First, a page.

Number of Federal
                                    Total all Federal    credit unions
     Peer group by asset size         credit unions    with greater than
                                                           15 percent
------------------------------------------------------------------------
$0-2 million......................               1175                 92
$2-10 million.....................               1794                164
$10-50 million....................               1753                123
$50 million+......................               1051                 71
                                   --------------------
    Total.........................               5773                450
------------------------------------------------------------------------

    Should the interest rate charged on loans be subject to a 15 
percent ceiling, a number of federal credit unions, where the majority 
of members are low-income, will incur significant financial strain. 
Approximately 12.65 percent of federal credit unions with low-income 
designation report loan interest rates greater than 15 percent. In 
contrast, only 7.79 percent of all credit unions report rates above 15 
percent. Approximately 14.33 percent of low-income credit unions with 
assets less than $10 million would be affected.
    These credit unions offset the cost of generating low-balance loans 
by charging increased interest rates. These credit unions generally are 
not able to

[[Page 3863]]

provide credit card loans and, instead, grant closed-ended and open-
ended loans with the prerequisite underwriting documentation. Further, 
these smaller credit unions generally maintain a higher expense ratio, 
since many are involved with high-transaction accounts requiring higher 
personnel costs and related operational expenses, and lack economies of 
scale.
    Further, among the 450 federal credit unions where the most common 
rate is more than 15 percent for unsecured loans, 62 credit unions have 
20 percent or more of their assets in this category and all but five 
credit unions have assets of less than $10 million. For these credit 
unions, lowering the rates would threaten their liquidity, capital, 
earnings, and growth.
    The Board has concluded that conditions exist to retain the federal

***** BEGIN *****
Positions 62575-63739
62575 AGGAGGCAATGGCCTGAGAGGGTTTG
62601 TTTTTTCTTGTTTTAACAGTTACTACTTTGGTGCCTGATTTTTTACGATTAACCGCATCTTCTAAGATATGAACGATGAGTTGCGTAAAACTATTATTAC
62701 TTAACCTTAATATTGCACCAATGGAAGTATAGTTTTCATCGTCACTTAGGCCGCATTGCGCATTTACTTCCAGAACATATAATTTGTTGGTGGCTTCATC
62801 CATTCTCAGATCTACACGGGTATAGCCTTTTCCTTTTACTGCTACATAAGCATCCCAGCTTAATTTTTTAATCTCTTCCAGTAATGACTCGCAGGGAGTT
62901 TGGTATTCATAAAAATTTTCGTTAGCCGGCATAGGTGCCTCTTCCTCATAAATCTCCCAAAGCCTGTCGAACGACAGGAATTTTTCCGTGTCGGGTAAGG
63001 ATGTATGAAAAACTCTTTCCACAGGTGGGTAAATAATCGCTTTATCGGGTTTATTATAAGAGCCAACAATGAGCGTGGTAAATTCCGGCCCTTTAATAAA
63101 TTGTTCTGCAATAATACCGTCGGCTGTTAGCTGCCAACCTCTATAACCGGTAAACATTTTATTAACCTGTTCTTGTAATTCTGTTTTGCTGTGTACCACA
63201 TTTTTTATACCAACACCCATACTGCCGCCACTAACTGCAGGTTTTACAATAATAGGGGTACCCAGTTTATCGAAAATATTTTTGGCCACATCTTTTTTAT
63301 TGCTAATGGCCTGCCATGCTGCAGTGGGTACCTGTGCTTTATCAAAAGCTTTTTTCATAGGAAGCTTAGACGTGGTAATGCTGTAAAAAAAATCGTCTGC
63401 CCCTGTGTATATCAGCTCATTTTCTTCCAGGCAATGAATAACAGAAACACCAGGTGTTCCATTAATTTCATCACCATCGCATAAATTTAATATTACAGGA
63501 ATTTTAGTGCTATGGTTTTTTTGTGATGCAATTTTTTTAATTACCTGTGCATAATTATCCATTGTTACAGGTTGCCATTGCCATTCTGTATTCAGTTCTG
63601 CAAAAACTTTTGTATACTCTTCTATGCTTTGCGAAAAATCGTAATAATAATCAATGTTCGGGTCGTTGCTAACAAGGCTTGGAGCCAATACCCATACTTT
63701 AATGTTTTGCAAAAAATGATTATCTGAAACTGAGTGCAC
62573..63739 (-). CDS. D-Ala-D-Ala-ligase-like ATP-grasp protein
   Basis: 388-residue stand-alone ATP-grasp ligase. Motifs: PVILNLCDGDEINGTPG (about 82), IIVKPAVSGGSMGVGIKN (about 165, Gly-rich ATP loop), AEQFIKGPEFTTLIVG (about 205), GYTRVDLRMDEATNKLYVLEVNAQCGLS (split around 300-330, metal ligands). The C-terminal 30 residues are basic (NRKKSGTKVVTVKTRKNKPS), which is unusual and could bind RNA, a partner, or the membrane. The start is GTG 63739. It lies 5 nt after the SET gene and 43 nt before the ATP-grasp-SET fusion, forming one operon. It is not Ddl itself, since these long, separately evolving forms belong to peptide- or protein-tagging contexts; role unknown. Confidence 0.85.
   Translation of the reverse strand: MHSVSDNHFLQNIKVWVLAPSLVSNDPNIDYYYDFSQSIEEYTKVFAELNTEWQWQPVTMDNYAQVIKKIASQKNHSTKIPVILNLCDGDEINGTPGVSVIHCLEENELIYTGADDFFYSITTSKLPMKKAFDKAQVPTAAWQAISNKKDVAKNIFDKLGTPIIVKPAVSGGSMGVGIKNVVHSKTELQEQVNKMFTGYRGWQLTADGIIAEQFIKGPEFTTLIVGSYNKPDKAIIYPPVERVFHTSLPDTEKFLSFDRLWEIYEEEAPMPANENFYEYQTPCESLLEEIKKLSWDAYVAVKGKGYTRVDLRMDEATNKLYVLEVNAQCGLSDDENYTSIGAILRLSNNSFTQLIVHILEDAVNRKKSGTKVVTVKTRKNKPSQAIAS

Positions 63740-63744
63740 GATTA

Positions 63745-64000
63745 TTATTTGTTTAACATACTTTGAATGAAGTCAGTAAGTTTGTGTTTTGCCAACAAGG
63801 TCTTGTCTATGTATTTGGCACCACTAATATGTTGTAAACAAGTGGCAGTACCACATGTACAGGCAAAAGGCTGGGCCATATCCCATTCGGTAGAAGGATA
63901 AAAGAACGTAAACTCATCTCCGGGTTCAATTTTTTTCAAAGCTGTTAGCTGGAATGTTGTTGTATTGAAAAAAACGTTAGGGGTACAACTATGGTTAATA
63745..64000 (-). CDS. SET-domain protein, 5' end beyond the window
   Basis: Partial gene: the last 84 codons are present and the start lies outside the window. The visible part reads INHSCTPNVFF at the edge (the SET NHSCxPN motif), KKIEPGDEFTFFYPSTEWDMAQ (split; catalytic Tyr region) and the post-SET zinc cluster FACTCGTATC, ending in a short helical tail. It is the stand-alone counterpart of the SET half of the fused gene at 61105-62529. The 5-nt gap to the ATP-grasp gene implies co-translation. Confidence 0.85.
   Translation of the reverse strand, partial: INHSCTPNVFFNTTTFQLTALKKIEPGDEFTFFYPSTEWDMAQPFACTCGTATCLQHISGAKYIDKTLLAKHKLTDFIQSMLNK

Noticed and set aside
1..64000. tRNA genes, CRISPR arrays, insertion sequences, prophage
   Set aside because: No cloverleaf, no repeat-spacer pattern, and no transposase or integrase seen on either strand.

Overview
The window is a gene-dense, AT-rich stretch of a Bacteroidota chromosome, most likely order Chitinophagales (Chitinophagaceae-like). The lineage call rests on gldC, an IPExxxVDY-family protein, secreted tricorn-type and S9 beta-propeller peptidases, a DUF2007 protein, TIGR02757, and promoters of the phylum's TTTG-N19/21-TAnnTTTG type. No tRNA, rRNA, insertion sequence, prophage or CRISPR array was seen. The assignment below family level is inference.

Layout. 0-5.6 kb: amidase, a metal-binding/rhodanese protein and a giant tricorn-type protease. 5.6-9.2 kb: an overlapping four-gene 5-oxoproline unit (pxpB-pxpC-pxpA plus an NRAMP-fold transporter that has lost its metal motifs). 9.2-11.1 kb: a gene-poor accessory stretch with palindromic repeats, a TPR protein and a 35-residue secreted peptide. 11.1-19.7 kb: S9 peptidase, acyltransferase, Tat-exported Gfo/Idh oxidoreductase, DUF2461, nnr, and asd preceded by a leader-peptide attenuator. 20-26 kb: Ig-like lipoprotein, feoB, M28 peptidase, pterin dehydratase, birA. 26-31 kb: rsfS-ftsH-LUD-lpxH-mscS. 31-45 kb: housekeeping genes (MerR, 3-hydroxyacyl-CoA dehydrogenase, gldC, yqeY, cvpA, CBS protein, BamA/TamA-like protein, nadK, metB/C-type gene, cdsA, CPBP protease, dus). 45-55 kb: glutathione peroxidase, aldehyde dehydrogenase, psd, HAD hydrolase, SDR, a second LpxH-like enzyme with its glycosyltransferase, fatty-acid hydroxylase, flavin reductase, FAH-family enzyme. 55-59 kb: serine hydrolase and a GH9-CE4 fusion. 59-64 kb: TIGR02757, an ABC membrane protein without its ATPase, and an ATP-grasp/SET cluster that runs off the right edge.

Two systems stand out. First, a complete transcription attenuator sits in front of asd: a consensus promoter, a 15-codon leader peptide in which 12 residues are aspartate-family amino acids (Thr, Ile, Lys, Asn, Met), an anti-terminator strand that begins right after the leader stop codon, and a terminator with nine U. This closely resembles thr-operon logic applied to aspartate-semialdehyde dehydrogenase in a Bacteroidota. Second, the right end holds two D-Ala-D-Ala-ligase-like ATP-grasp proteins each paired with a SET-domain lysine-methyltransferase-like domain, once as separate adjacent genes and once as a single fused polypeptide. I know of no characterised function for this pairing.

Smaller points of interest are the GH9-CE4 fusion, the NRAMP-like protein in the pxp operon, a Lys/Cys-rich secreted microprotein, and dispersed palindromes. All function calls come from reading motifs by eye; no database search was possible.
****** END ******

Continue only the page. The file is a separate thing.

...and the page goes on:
credit union interest rate ceiling of 18 percent per year for the 
period March 9, 2005 through September 8, 2006. Finally, the Board is 
prepared to reconsider the 18 percent ceiling at any time during the 
extension period should changes in economic conditions warrant.

Regulatory Procedures

Administrative Procedure Act

    The Board has determined that notification and public comment on 
this rule are impractical and not in the public interest. 5 U.S.C. 
553(b)(3)(B). Due to the need for a planning period before the March 9, 
2005 expiration date of the current rule, and the threat to the safety 
and soundness of individual credit unions with insufficient flexibility 
to determine loan rates, final action on the loan rate ceiling is 
necessary.

Regulatory Flexibility Act

    The Regulatory Flexibility Act requires NCUA to prepare an analysis 
to describe any significant economic impact a regulation may have on a 
substantial number of small credit unions (those under ten million 
dollars in assets). This final rule provides added flexibility to all 
federal credit unions regarding the permissible interest rate that may 
be used in connection with lending. The NCUA Board has determined and 
certifies that this rule will not have a significant economic impact on 
a substantial number of small credit unions.

Paperwork Reduction Act

    NCUA has determined that this rule does not increase paperwork 
requirements under the Paperwork Reduction Act of 1995 and regulations 
of the Office of Management and Budget.

Executive Order 13132

    Executive Order 13132 encourages independent regulatory agencies to 
consider the impact of their regulatory actions on state and local 
interest. In adherence to fundamental federalism principles, NCUA, an 
independent regulatory agency as defined in 44 U.S.C. 3502(5), 
voluntarily complies with the executive order. This rule applies only 
to federal credit unions and, thus, will not have substantial direct